A Jacobite Exile eBook

This eBook from the Gutenberg Project consists of approximately 422 pages of information about A Jacobite Exile.

“Now, then, Charlie, let me hear how all this came about.  I know that all you said about what took place at the window is perfectly true; but, even had you not said so, I should have felt there was something else.  What was it brought you to that window?  Your story was straight-forward enough, but it was certainly singular your happening to be there, and I fancy some of our friends thought that you had gone round to listen, yourself.  One hinted as much; but I said that was absurd, for you were completely in my confidence, and that, whatever peril and danger there might be in the enterprise, you would share them with me.”

“It is not pleasant that they should have thought so, father, but that is better than that the truth should be known.  This is how it happened;” and he repeated what Ciceley had told him in the garden.

“So the worthy Master John Dormay has set a spy upon me,” Sir Marmaduke said, bitterly.  “I knew the man was a knave—­that is public property—­but I did not think that he was capable of this.  Well, I am glad that, at any rate, no suspicion can fall upon Ciceley in the matter; but it is serious, lad, very serious.  We do not know how long this fellow has been prying and listening, or how much he may have learnt.  I don’t think it can be much.  We talked it over, and my friends all agreed with me that they do not remember those curtains having been drawn before.  To begin with, the evenings are shortening fast, and, at our meeting last week, we finished our supper by daylight; and, had the curtains been drawn, it would have been noticed, for we had need of light before we finished.  Two of the gentlemen, who were sitting facing the window, declared that they remembered distinctly that it was open.  Mr. Jervoise says that he thought to himself that, if it was his place, he would have the trees cut away there, for they shut out the light.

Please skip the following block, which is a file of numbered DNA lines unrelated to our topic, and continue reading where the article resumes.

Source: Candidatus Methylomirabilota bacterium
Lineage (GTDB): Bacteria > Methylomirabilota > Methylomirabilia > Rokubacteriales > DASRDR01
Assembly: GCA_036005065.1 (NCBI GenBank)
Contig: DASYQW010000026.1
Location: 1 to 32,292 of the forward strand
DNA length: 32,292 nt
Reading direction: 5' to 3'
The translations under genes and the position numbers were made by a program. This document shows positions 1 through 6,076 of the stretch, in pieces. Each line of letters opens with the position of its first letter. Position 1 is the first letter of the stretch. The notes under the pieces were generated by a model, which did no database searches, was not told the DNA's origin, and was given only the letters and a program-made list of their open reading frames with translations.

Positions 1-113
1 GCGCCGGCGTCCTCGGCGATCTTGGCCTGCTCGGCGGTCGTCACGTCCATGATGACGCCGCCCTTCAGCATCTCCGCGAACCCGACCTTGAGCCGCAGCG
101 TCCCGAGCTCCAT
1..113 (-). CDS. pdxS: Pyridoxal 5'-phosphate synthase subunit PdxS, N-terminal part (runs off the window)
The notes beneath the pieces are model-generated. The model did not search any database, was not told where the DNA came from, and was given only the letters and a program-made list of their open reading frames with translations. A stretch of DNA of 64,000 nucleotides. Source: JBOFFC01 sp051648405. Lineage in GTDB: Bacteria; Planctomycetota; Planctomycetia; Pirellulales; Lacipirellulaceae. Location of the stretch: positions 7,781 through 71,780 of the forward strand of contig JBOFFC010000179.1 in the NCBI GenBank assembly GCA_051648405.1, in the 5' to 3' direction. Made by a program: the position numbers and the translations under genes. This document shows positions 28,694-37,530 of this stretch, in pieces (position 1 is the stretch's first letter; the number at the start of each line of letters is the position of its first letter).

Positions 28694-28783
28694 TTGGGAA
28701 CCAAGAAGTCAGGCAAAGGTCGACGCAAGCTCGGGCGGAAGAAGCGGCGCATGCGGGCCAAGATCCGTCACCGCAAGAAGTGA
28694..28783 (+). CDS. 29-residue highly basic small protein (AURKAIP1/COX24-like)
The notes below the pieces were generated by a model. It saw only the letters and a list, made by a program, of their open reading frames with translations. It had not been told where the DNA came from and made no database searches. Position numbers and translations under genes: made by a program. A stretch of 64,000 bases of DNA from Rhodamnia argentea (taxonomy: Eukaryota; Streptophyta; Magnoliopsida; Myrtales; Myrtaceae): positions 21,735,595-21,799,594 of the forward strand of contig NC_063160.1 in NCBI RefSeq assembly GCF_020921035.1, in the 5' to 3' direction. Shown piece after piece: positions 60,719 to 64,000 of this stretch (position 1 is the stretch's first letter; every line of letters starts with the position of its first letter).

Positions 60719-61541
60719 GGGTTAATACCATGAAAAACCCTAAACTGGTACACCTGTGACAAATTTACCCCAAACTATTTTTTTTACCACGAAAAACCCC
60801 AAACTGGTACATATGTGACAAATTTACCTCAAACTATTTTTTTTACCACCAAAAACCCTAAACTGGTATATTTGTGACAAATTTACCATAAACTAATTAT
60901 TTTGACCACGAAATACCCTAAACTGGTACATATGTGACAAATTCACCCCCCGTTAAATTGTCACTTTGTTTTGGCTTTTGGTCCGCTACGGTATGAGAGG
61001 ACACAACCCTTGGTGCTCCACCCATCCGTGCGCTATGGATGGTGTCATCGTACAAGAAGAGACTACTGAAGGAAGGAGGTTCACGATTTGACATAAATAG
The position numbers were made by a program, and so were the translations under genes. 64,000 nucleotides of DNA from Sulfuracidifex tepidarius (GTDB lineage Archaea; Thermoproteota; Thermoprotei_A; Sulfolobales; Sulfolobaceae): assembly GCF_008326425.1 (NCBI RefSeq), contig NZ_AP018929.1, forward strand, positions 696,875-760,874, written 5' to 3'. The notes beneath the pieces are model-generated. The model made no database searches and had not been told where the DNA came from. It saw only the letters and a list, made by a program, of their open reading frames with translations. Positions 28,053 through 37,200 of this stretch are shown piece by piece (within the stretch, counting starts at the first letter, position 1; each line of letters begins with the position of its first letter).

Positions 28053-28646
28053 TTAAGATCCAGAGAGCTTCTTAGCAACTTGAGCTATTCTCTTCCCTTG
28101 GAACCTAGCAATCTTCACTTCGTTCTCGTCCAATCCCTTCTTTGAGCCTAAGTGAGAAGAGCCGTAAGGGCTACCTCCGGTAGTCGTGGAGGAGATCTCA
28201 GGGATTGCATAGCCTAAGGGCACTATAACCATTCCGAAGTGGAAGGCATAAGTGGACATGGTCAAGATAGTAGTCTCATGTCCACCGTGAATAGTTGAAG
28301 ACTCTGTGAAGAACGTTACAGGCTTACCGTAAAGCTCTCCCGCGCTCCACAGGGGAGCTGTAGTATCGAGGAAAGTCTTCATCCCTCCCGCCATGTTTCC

“Therefore, although it is uncomfortable to think that there has been a spy in the house, for some months, we have every reason to hope that our councils have not been overheard.  Were it otherwise, I should lose no time in making for the coast, and taking ship to France, to wait quietly there until the king comes over.”

“You have no documents, father, that the man could have found?”

“None, Charlie.  We have doubtless made lists of those who could be relied upon, and of the number of men they could bring with them, but these have always been burned before we separated.  Such letters as I have had from France, I have always destroyed as soon as I have read them.  Perilous stuff of that sort should never be left about.  No; they may ransack the place from top to bottom, and nothing will be found that could not be read aloud, without harm, in the marketplace of Lancaster.

“So now, to bed, Charlie.  It is long past your usual hour.”

Chapter 2:  Denounced.

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A Jacobite Exile from Project Gutenberg. Public domain.
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